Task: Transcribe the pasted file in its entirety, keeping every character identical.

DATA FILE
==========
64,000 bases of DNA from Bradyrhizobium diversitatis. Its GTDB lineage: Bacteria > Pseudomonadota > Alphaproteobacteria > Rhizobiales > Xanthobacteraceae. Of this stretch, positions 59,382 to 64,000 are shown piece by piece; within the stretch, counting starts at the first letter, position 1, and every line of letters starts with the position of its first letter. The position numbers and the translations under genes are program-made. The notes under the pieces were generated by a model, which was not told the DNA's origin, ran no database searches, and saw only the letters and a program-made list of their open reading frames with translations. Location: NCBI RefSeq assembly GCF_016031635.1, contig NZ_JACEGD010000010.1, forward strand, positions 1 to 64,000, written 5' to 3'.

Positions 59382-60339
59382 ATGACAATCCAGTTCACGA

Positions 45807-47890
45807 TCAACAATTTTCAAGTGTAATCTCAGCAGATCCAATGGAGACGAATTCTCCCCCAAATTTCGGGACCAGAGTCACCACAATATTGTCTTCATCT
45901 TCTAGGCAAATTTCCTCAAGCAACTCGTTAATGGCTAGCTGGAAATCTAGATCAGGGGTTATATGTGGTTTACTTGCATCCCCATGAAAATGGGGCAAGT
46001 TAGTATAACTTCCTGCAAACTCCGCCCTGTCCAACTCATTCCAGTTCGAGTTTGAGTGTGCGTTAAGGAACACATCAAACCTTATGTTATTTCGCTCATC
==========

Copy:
64,000 bases of DNA from Bradyrhizobium diversitatis. Its GTDB lineage: Bacteria > Pseudomonadota > Alphaproteobacteria > Rhizobiales > Xanthobacteraceae. Of this stretch, positions 59,382 to 64,000 are shown piece by piece; within the stretch, counting starts at the first letter, position 1, and every line of letters starts with the position of its first letter. The position numbers and the translations under genes are program-made. The notes under the pieces were generated by a model, which was not told the DNA's origin, ran no database searches, and saw only the letters and a program-made list of their open reading frames with translations. Location: NCBI RefSeq assembly GCF_016031635.1, contig NZ_JACEGD010000010.1, forward strand, positions 1 to 64,000, written 5' to 3'.

Positions 59382-60339
59382 ATGACAATCCAGTTCACGA

Positions 45807-47890
45807 TCAACAATTTTCAAGTGTAATCTCAGCAGATCCAATGGAGACGAATTCTCCCCCAAATTTCGGGACCAGAGTCACCACAATATTGTCTTCATCT
45901 TCTAGGCAAATTTCCTCAAGCAACTCGTTAATGGCTAGCTGGAAATCTAGATCAGGGGTTATATGTGGTTTACTTGCATCCCCATGAAAATGGGGCAAGT
46001 TAGTATAACTTCCTGCAAACTCCGCCCTGTCCAACTCATTCCAGTTCGAGTTTGAGTGTGCGTTAAGGAACACATCAAACCTTATGTTATTTCGCTCATC